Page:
Slane is located in an area steeped in history; from the Neolithic structures of Newgrange, Knowth and Dowth, through the ancient Christian settlements on the Hill of Slane and the Hill of Tara, and on to the Battle of the Boyne site nearby.
In order to make these pages more manageable, we have broken this history section in three:
a page for a general history of the parish (below)
a page for the Church of St Patrick, Slane, and
a page for the Church of the Assumption, Monknewtown.
Christianity down the years in Slane
It was on the Hill of Slane, according to ancient manuscripts, that Saint Patrick lit the Pascal Fire on Easter Eve 433. There are many and varied accounts of this well known event. Whether by accident or design, Patrick chose a convenient site to throw down a challenge to King Laoghaire at Tara as Slane Hill holds a commanding elevated view and is easily seen from afar. The exciting train of events that ensued are reverberated around the world on March 17th each year.
Tradition ascribes the foundation of the original monastery on the Hill of Slane to Saint Erc, the disciple of Saint Patrick. Erc, Son of Dago, was the only member of King Laoghaire’s retinue to break ranks and pay homage to Patrick. Patrick baptised Erc and later consecrated him bishop. Saint Erc’s foundation thrived in Slane and had an honourable history for at least six hundred years. Before Saint Patrick died in 461, he sent Bishop Erc southwards to Munster to proclaim the good news there. Many years later Erc returned to Slane and lived out his declining years in prayer and solitude in a quiet hermitage beside the Boyne. He died in 514 aged 93 years. What is now referred to as Saint Erc’s Hermitage dates from the 15th Century although the two sites may be in the same vicinity.
Various annals refer to the early monastery on Slane Hill.
843 The Abbot Colman died as abbot of Slane and other churches in France and Ireland.
854 Sodhomma, Bishop of Slane received martyrdom from the Norsemen.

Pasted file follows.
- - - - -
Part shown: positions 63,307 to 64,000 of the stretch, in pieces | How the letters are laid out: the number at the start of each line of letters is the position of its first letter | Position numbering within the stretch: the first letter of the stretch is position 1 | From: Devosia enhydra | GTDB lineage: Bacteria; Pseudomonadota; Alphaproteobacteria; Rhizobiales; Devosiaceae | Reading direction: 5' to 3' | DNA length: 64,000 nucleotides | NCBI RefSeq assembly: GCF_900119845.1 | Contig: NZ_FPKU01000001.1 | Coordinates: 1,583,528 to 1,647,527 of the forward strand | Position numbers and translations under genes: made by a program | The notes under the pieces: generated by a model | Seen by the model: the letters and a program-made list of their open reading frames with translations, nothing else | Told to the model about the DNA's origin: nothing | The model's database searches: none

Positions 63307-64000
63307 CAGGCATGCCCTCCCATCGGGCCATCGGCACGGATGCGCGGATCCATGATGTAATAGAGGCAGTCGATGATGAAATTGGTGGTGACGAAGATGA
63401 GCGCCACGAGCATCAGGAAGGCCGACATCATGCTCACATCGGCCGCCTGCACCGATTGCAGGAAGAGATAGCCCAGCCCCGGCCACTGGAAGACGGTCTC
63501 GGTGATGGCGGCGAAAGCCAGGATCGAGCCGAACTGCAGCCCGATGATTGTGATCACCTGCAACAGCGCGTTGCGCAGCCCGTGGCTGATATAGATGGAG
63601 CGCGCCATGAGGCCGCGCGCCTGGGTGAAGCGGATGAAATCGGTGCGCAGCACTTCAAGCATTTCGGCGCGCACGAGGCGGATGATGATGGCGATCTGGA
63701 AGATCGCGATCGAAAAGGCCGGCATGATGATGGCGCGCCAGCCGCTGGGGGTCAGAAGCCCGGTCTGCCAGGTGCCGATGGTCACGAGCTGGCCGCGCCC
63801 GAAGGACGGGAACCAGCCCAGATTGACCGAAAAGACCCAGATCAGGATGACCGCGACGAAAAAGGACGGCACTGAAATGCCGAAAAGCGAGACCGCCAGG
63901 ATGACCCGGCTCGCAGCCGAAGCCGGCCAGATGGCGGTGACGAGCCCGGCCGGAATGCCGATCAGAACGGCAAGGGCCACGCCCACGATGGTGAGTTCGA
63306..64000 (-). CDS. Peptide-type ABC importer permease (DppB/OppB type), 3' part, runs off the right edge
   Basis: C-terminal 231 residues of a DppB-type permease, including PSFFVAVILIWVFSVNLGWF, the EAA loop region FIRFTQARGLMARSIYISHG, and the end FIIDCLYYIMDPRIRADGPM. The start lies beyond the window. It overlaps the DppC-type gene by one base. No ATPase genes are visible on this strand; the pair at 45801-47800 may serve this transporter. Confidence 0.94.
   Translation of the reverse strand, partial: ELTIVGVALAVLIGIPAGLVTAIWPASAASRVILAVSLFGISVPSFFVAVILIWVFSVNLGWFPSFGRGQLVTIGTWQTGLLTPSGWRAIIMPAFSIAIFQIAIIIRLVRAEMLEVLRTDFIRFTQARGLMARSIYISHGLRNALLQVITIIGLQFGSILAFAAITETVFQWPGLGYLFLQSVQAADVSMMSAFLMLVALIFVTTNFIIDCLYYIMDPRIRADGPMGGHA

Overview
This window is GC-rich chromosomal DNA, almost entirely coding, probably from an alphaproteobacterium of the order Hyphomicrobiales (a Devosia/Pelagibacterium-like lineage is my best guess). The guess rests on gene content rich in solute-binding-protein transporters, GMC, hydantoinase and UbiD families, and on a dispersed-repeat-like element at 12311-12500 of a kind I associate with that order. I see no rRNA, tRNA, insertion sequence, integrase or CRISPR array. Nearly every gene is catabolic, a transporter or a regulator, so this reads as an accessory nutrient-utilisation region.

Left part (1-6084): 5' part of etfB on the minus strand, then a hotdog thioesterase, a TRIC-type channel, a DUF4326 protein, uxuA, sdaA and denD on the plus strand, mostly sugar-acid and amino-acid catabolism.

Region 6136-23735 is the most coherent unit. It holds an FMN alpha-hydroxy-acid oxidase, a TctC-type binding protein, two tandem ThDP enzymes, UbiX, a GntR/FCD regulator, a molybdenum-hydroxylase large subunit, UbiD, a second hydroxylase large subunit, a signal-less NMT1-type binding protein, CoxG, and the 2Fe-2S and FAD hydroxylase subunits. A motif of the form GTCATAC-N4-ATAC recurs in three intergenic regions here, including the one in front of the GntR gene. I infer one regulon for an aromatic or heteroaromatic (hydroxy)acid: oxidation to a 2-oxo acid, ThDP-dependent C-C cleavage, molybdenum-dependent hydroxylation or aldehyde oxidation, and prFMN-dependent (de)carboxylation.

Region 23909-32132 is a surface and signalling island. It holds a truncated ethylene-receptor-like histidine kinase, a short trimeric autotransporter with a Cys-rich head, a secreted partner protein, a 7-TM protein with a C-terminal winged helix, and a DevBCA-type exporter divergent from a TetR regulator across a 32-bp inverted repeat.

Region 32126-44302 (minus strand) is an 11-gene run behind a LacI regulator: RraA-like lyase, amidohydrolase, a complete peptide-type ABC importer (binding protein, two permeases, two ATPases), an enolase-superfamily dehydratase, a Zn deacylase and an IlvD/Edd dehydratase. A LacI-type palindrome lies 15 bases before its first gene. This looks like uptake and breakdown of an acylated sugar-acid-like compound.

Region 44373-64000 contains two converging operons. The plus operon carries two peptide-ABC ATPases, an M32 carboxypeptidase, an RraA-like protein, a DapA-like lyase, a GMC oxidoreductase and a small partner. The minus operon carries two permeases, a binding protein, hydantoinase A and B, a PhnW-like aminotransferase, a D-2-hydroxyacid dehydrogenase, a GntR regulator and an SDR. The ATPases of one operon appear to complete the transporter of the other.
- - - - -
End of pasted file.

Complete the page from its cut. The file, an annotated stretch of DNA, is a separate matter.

948 The belfry of Slane was burned by the Danes, with all its relics including the crosier of the Patron Saint. The first reference to round towers in the annals refers to the round tower at Slane in 950. About this time also, the Book of Slane disappeared.
1002 Slane was plundered by the Danes.
1172 Slane was plundered and burned by Dermot MacMurrough, King of Leinster.
1175 Finally, the monastery was completely destroyed by the Normans.
Rev. Mervyn Archdall, Rector of Slane, tells an interesting legend which may illustrate the importance of Slane Monastery as a place of sanctity and scholarship during the quieter centuries before the arrival of Vikings and Normans. About the year 653 the King of Austrasia (a kingdom in eastern Gaul) died aged 21 years leaving his two year old son Dagobert as his heir. His chief ministers assumed control over the affairs of state and young Dagobert was sent to Slane Monastery to be cared for and educated. After twenty years Prince Dagobert returned home and claimed his office as king.
All traces of the earlier buildings on Slane hill have completely disappeared. What we now see dates to c.1512. Richard de Fleming who was made Baron of Slane by Hugh de Lacy attempted to rebuild the monastery but with little success owing to Middle Ages wars. In 1512 it was reopened by Christopher Fleming, Knight and Lord of Slane when Friars of the Third Order of Saint Francis were installed there. The Reformation put an untimely end to their stay as the Prior of Slane surrendered to King Henry the Eight’s commissioners a “church, belfry, dormitory, garden and two closes on one acre.”
The property was granted to John de Fleming at an annual rent of one penny, Irish money. In 1631 the Flemings made another attempt at restoring the monks when Capuchins were settled on the hill. They survived various persecutions until 1695 when, after the Jacobite defeat at the Boyne, they were forced to disperse. The church on the Hill of Slane was finally abandoned as a place of worship about the year 1723.